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The primary character in Henry Fielding's narrative is Joseph Andrews. The author has skillfully employed Joseph to highlight the book's primary concerns. At his time, Joseph Andrews brings up the question of social class. At the novel's time, Joseph appears to be naive about the lower and top social classes. Lady Booby, for example, believes that if Joseph discovers the privileges of the top social class, he will appreciate her approaches. But, Joseph does not perceive it in this light, believing that it is simply a matter of chastity. Joseph comes from a lower social class, and that is why Lady Booby thinks that he should have a sense of how it is to live on the other side of life (Andrews 39).
Joseph’s social class also places limits on the activities he can access. For instance, some hoity-toity folks in the book are moving around in the village for pleasure when they come across Joseph when he is beaten and left for dead on the road (Andrews 44). The men feel that they cannot share their coach with Joseph though he is a very handsome man. They think of Joseph as a footman who is not worth sharing a coach with because of his lower social class. As such, the lower social class of Joseph seems to influence everything he does throughout the novel.
The events that make up the story are plausible as they relate sequentially with each other and therefore brings out the main ideas of the author. The author's main idea is the need for individuals to control their sexuality. Joseph Andrews is a handsome young man who has interacted with other characters to bring out the need for people to control their sexuality. At the beginning of the book, Lady Booby who has lost her husband makes advances towards Joseph Andrews such as inviting him to her bed when she is alone and naked (Andrews 32). However, Joseph restrains himself and views such advances as evil. He opts to lose his job and return to his country for the sake of practicing chastity.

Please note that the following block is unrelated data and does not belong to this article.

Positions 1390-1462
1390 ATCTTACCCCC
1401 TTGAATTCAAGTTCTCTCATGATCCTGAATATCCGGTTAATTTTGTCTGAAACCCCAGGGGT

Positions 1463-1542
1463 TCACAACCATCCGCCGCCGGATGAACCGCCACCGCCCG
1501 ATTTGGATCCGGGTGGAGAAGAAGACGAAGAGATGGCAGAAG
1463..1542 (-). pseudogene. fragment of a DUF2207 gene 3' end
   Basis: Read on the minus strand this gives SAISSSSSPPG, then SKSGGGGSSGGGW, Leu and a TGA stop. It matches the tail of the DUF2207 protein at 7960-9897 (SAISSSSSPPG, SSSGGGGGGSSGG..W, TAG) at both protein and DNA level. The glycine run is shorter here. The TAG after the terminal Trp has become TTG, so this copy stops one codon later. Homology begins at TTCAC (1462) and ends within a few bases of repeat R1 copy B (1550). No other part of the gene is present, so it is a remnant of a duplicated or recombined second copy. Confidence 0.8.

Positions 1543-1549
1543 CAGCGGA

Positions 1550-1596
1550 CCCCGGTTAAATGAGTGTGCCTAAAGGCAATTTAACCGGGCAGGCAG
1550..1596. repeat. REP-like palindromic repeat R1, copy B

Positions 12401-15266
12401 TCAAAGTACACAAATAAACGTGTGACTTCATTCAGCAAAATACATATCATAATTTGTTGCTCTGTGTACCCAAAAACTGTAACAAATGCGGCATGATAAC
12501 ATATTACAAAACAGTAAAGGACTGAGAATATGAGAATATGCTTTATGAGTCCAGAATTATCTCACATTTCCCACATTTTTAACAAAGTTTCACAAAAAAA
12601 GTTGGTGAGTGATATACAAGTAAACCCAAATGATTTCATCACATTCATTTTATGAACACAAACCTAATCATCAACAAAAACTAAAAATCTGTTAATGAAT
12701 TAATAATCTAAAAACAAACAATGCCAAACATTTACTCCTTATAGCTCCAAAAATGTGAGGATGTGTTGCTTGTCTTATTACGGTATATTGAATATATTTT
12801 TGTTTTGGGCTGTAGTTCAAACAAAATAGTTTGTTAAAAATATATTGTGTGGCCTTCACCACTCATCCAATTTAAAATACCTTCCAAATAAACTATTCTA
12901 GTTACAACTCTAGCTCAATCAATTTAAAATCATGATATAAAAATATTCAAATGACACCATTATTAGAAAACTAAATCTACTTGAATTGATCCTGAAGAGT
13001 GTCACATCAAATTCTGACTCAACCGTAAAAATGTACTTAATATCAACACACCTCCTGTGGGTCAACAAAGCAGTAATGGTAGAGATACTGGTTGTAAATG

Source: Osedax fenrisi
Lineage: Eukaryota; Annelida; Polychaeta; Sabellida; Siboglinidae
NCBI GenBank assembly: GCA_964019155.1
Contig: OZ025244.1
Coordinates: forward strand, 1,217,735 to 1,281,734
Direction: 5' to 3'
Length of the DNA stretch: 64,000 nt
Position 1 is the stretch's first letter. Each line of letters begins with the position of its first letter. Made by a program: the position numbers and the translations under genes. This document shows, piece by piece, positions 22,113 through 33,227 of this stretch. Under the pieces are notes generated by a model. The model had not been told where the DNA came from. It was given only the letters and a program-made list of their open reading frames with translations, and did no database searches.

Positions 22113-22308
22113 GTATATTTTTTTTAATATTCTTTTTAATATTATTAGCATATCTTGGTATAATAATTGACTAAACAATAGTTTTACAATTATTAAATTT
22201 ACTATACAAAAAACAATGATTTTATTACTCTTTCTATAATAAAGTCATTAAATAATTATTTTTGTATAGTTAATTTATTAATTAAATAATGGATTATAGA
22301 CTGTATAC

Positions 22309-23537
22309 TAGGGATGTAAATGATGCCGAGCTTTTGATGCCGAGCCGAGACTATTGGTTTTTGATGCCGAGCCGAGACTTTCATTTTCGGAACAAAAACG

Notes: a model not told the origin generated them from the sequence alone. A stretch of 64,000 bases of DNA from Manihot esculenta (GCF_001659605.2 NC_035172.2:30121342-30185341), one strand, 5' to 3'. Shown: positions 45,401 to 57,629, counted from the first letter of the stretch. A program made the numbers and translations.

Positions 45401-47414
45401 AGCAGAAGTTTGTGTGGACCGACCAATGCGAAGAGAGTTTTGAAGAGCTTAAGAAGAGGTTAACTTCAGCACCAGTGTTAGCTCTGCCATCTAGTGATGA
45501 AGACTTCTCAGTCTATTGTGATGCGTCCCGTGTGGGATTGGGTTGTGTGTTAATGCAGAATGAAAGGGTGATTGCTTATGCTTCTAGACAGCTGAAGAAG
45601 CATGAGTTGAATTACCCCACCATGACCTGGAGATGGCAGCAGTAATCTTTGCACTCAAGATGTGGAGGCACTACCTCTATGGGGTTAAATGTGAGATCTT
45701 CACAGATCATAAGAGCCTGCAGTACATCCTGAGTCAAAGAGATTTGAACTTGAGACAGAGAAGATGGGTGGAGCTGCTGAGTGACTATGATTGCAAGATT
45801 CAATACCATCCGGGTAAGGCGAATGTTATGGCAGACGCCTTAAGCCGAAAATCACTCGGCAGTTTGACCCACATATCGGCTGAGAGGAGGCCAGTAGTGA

Joseph then decides to look for his childhood sweetheart, Fanny Goodwill (Andrews 100). However, he is attacked by two highway men who beat him and steal his clothes. A lawyer and his friends help Joseph get to an inn as they see him lying on the road as they are worried that they might be convicted of his murder (Andrews 46). In the Inn, Betty one of the maids also finds Joseph attractive though he is still sick and he does not notice it. Joseph later recovers and coincidentally reunites with Fanny. Their reunion is filled with issues as Fanny is kidnapped by servants from the squire. They finally end up in the country parish of Lady Booby. Although Lady Booby tries to stop the marriage between Joseph and his sweetheart, she does not succeed. Joseph also continues to protect Fanny throughout her stay in the parish. As such, Joseph can defend himself against all the sexual advances until he finally marries the girl he loves, Fanny. Joseph makes the plot of the story credible as he brings out the message of the author.
Use of Setting in the Novel
The setting of the novel also makes the story very plausible to the reader. Joseph is approached by Lady Booby who is his employer. It was almost impossible for Joseph to resist the sexual advances from Lady Booby because he was risking his job at the parish. However, his ability to get through and also oppose the flirts’ comments made by Mrs. Slipslop who is also a maid therein prove the message of the novel. Joseph finds himself in tough times when he is attacked on his way to see Fanny. They also face challenges such as the kidnapping of Fanny and false testimonies by Lady Booby (Andrews 241). The entire setting of the novel brings out the ability of Joseph to control his sexual desires until he reunites with Fanny which is the focus of the author (Andrews 299). As such, the setting of the novel enhances the character of Joseph in bringing out the message.
Andrews, Joseph. Henry Fielding. New York: W.W. Norton Publications, 1959. Web.
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